Frank Schoonover’s seminal artistic talent was nurtured during childhood summers spent at his grandmother’s home in the rural town of Bushkill, near the Delaware River in Pike County, Pennsylvania. His relentless drawing of bridges and streams there matured into imitations of the illustrations of Howard Pyle, America’s foremost illustrator at the end of the 19th century. Schoonover’s self-taught technique would ultimately attract Pyle’s mentorship. He formed a lifelong friendship with both Pyle and fellow student N.C. Wyeth.
Schoonover’s entry into the profession of illustration fortuitously occurred at the apex of what is considered its “Golden Age.” Technological advances in printing spurred greater use of pictures to enhance book and magazine publications. More and more readers became drawn to illustrated literature’s heightened realism.
Frank Schoonover adhered to Howard Pyle’s suggestion that an artist “live what he paints,” and in his early 20’s embarked upon travel that established his reputation for dramatic authenticity. One of his earliest trips was to sketch scenes of “breaker boys” working in the anthracite coal mines in Scranton, Pennsylvania, (below, right) to accompany an article in McClure’s—five years before Lewis Hine began his famous photojournalism of child labor for the National Child Labor Committee.
Published in 1903, “Children of the Coal Shadow” chronicles the misery that tens of thousands of children endured to fuel America’s industrial revolution. Schoonover drew many of the illustrations while observing the boys in actual working conditions. In 1910, he visited Scranton again for a Harper’s article about young girls working in the silk mills (next page, right) that he would both write and illustrate.
Four years later, Schoonover bought his own studio in Bushkill, a place that since his youth unfailingly brought him peace and artistic inspiration. He would produce well over two hundred paintings of the Delaware River (next page, left). Although these still life compositions belie his signature historical detail of cowboys, Native Americans and Canadian fur trappers in action, they maintain the vitality and individuality with which he imbued his outdoor scenes.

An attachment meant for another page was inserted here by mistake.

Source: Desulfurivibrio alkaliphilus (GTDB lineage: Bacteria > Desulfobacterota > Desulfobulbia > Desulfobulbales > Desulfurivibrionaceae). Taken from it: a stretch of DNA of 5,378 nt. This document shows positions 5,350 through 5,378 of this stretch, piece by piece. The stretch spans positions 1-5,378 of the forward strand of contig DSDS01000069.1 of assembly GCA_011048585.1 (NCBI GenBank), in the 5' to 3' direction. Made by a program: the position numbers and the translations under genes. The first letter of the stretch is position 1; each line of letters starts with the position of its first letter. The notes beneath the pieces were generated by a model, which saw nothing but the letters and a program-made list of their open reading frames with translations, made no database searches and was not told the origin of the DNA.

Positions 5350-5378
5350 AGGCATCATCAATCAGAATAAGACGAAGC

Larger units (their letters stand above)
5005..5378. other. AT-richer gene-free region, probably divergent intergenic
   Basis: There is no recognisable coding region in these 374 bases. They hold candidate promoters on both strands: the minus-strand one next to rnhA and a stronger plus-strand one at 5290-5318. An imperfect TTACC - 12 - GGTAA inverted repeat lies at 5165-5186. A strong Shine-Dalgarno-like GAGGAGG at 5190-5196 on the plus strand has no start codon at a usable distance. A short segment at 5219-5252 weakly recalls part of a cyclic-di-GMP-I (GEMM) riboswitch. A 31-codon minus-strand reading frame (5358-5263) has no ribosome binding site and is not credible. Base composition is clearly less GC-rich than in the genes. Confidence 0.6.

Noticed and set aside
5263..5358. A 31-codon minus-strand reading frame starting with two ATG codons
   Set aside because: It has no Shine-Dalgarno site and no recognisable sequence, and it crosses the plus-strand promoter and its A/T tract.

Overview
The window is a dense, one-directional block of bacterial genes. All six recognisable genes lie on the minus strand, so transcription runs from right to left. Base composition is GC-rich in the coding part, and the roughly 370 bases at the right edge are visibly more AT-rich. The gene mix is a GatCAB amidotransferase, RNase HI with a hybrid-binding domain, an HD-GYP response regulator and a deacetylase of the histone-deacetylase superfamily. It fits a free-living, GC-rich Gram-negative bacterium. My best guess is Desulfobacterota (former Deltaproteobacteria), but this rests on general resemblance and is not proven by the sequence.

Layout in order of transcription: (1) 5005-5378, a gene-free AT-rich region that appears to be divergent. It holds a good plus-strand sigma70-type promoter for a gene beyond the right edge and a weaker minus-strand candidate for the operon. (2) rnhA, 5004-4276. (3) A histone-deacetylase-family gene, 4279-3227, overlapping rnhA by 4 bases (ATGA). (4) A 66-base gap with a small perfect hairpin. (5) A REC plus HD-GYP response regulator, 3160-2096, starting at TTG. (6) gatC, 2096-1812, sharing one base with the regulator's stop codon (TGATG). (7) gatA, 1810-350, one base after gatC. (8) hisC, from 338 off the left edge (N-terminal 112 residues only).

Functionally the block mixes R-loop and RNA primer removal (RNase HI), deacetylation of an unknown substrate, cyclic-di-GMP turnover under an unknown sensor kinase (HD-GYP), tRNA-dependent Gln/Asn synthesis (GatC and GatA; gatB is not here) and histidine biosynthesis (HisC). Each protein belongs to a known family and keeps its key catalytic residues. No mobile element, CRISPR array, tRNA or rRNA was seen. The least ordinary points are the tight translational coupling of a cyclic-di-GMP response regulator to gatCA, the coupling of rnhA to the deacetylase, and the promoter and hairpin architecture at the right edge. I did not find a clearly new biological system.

In the early 1960’s those qualities would unintentionally visualize passionate argument against construction by the federal government of a massive dam below Bushkill that would have flooded 37 miles of majestic river valley and destroyed fisheries, agricultural land, and historic sites.
A detailed presentation of archival materials and interviews with family members and diverse experts provides context for Frank Schoonover’s art. Contextual sequences include the social history of the breaker boys and silk mill girls, the cultural history of the Delaware River in the Pocono Mountains and the controversial federal dam project at Tocks Island, Schoonover’s career and his place in American art history, the art and craft of illustration, and the significance of illustration in American culture in the first decades of the 20th century.
Schoonover’s favorite river scenes are recomposed in original cinematography, accompanied by evocative audio recordings of Schoonover and photographs he took that are themselves pioneering efforts in documentary photography.
Art presented in the production also includes rarely represented illustrations of fantasy that Schoonover produced for more than 150 classic books and hundreds of the great illustrated magazines of the day—Robin Hood and Robinson Crusoe, Ivanhoe and King Arthur, tales of Treasure Island and the Arabian Nights.
To cinematically render the frontier world that formed the artistic foundation upon which Schoonover pursued his later work, b-roll was shot at the Buffalo Bill Days Festival in Sheridan, Wyoming, and at the Jacques Cartier National Park in Quebec Province. This authentic imagery provides viewers with an entertaining perspective of the action subjects Frank Schoonover loved first—dogsleds and
horses, snowshoes and buckskins, holsters and knives, ice and prairie grass.
The soundtrack resonates with the uniquely American orchestral underscore of Aaron Copeland’s Appalachian Spring, created by Copeland to convey bucolic life in Pennsylvania. Transition sequences employ cinematic underscore to accompany long lens b-roll of a studio artist painting and sketching. These sequences open up the film by visualizing the artist in motion and art in process—eyes fixed on pencil and brush meeting canvas and paper.
Just two generations ago, hundreds of thousands of northeastern Pennsylvanians went dutifully into the earth every day to earn a living. Just as many labored the land aboveground. When not in the mines or on the farms, these people were hunting, fishing and communing in region’s expansive and undeveloped mountains and forests. For them, the anthracite mines and the Pocono Mountains represented their shadow and their sunlight, their misery and their magnificence.
Frank Schoonover: The Authentic Artist uniquely honors this regional history through the profound human expression of art. In doing so, WVIA’s original documentary production also reveals an important, but under appreciated, artist’s love for northeastern Pennsylvania, his passion for authenticity and his rapture with life itself.